The most common symptoms include personality changes, depression, anxiety, impaired thinking, memory loss, insomnia, blurred vision, difficulty swallowing, difficulty speaking and jerky movements.
It's a disorder of carbohydrate metabolism and impairs body's ability to produce or respond to insulin. It could be Type I diabetes – an autoimmune disorder in which certain antibodies destroy insulin-producing cells. It could also be Type II diabetes, a condition caused by slow pancreatic secretion of insulin or insufficient responsiveness in target cells to produce insulin.
Some of the most common diabetes symptoms include extreme thirst, frequent urination, hunger pangs, extreme fatigue, bruises with slow healing and blurry vision. You will lose weight if it's Type I diabetes and notice pain, tingling, and numbness in feet and hands if it's Type II diabetes.
Acquired Immunodeficiency Syndrome or AIDS refers to progressive failure of the immune system, which means your body would no longer be able to fight off life-threatening cancers and infections. The Human Immunodeficiency Virus (HIV) is responsible for this condition, and the HIV infection occurs by the transfer of semen, blood, pre-ejaculate, vaginal fluid, and breast milk.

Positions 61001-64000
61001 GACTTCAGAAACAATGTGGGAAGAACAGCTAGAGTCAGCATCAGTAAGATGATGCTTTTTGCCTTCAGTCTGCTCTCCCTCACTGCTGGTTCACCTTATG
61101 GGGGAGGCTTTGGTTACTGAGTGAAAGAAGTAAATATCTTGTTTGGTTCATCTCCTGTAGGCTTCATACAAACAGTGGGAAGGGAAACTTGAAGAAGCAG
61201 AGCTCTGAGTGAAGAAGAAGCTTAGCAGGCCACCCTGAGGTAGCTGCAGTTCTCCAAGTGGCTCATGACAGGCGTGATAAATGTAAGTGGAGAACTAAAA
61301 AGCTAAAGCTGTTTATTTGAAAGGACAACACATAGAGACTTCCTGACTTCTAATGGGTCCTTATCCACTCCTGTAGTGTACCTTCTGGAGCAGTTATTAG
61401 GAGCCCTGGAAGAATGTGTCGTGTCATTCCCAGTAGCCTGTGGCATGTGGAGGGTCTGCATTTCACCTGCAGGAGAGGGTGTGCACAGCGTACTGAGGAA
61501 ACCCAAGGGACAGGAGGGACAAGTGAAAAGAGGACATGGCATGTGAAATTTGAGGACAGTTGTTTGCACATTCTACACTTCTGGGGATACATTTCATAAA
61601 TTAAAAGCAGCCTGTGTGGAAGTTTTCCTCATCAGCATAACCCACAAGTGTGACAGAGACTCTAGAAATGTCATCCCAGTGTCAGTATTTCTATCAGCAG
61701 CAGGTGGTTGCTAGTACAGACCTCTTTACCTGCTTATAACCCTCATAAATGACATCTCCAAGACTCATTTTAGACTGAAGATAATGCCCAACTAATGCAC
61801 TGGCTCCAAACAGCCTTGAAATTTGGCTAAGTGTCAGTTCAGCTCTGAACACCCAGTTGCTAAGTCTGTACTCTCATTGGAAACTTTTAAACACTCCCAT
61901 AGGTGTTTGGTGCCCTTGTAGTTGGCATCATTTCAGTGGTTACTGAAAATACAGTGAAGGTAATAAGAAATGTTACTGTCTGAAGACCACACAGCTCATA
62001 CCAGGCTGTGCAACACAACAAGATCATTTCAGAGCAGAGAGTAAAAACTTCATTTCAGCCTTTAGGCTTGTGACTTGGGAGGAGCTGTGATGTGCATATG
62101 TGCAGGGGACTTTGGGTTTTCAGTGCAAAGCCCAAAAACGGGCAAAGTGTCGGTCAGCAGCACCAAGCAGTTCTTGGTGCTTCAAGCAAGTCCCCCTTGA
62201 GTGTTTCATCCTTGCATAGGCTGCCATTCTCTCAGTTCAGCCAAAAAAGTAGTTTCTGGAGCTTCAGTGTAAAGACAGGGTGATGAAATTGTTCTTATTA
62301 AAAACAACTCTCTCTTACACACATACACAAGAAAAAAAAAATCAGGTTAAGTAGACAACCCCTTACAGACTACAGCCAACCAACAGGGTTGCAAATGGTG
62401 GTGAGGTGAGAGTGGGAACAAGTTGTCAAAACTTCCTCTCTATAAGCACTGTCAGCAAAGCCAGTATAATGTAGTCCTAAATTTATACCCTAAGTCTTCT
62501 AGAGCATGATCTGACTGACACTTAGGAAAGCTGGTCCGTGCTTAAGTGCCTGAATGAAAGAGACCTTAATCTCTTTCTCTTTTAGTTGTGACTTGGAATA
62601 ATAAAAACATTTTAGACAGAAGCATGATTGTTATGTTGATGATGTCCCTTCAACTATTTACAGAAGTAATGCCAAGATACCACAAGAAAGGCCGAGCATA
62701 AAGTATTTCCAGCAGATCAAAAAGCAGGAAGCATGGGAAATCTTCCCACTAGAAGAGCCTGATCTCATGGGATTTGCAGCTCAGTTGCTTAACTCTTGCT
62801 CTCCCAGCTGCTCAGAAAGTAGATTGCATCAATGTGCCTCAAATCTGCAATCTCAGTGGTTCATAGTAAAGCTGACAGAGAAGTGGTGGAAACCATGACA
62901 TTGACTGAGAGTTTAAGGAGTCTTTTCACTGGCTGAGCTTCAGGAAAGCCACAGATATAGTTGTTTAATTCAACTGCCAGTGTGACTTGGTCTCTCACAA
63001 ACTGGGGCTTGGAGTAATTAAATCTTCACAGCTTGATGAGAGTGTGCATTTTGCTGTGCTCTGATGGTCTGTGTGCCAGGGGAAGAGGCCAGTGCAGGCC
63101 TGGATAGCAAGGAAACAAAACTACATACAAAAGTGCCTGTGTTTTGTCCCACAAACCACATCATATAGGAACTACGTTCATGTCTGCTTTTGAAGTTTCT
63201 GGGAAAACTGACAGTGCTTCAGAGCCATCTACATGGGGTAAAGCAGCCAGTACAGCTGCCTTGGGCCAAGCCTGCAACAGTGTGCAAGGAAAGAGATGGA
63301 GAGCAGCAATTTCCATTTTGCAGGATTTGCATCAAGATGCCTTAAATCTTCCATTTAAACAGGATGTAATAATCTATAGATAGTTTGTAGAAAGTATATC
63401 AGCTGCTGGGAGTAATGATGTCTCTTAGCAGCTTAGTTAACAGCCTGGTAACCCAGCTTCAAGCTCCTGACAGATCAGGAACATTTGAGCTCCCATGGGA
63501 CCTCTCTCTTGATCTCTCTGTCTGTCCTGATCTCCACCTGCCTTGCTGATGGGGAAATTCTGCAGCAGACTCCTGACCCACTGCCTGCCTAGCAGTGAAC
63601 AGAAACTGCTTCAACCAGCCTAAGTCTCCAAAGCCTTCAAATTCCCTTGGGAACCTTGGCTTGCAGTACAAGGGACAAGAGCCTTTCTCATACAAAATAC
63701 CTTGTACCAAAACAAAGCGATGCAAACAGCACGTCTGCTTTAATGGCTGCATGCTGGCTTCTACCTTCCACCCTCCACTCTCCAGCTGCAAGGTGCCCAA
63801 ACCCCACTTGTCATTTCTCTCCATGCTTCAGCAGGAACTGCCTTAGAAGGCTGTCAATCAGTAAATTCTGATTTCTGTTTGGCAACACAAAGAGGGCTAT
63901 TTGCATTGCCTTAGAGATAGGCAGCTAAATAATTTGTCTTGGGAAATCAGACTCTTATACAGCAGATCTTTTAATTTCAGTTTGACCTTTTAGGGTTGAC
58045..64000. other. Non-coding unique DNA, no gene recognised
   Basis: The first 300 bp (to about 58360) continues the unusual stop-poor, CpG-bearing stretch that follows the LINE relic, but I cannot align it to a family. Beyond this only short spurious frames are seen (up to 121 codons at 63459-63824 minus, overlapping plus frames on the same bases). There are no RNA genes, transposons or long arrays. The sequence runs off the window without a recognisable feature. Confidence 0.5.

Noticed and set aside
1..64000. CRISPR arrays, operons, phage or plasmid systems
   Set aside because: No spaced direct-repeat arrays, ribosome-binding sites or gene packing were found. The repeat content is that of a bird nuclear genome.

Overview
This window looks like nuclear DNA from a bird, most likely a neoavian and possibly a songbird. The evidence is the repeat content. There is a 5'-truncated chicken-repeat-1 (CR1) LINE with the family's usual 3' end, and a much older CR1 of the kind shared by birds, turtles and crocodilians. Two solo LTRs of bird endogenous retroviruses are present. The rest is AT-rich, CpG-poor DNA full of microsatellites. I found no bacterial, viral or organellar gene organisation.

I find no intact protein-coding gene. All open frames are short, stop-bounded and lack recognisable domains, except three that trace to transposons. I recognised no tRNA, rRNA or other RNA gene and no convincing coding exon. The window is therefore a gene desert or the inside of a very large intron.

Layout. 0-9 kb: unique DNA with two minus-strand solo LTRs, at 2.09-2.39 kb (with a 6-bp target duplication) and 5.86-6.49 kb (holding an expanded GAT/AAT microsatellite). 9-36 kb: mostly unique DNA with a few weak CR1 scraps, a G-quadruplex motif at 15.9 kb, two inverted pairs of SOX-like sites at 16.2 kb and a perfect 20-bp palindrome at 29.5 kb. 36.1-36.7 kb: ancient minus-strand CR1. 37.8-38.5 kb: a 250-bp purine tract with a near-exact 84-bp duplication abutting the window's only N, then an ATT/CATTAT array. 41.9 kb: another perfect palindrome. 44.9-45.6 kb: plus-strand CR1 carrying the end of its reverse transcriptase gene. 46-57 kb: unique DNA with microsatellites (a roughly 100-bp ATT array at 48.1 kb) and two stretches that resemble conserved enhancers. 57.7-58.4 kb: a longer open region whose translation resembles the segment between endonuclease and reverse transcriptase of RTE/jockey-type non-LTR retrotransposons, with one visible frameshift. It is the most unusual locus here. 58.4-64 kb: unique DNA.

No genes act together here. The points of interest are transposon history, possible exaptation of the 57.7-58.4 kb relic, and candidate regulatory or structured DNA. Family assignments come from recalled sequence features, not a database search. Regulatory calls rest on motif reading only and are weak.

Most symptoms appear within 2-4 weeks of being exposed to HIV, and they may include swollen glands, fever, sore throat, fatigue, rash, headache, muscle and joint aches and body pain. If you already have HIV infection and aren't taking medication, you may experience other symptoms like rapid weight loss, pneumonia, sores of genitals, depression and memory loss.
It is the chronic disorder of the lungs in which your airways get inflamed and make breathing difficult. You may develop asthma due to allergy, environmental factors, genetics, tobacco use, etc.
Some of the most common symptoms include coughing, wheezing, shortness of breath and chest tightness. The symptoms could become worse at night or in response to cold air or exercise.
Cancer is a heterogeneous class of disease – it refers to a group of over 100 distinct diseases in which cells display uncontrolled growth. The disease affects 1 in 3 persons in developed countries and is one of the major causes of death in the world.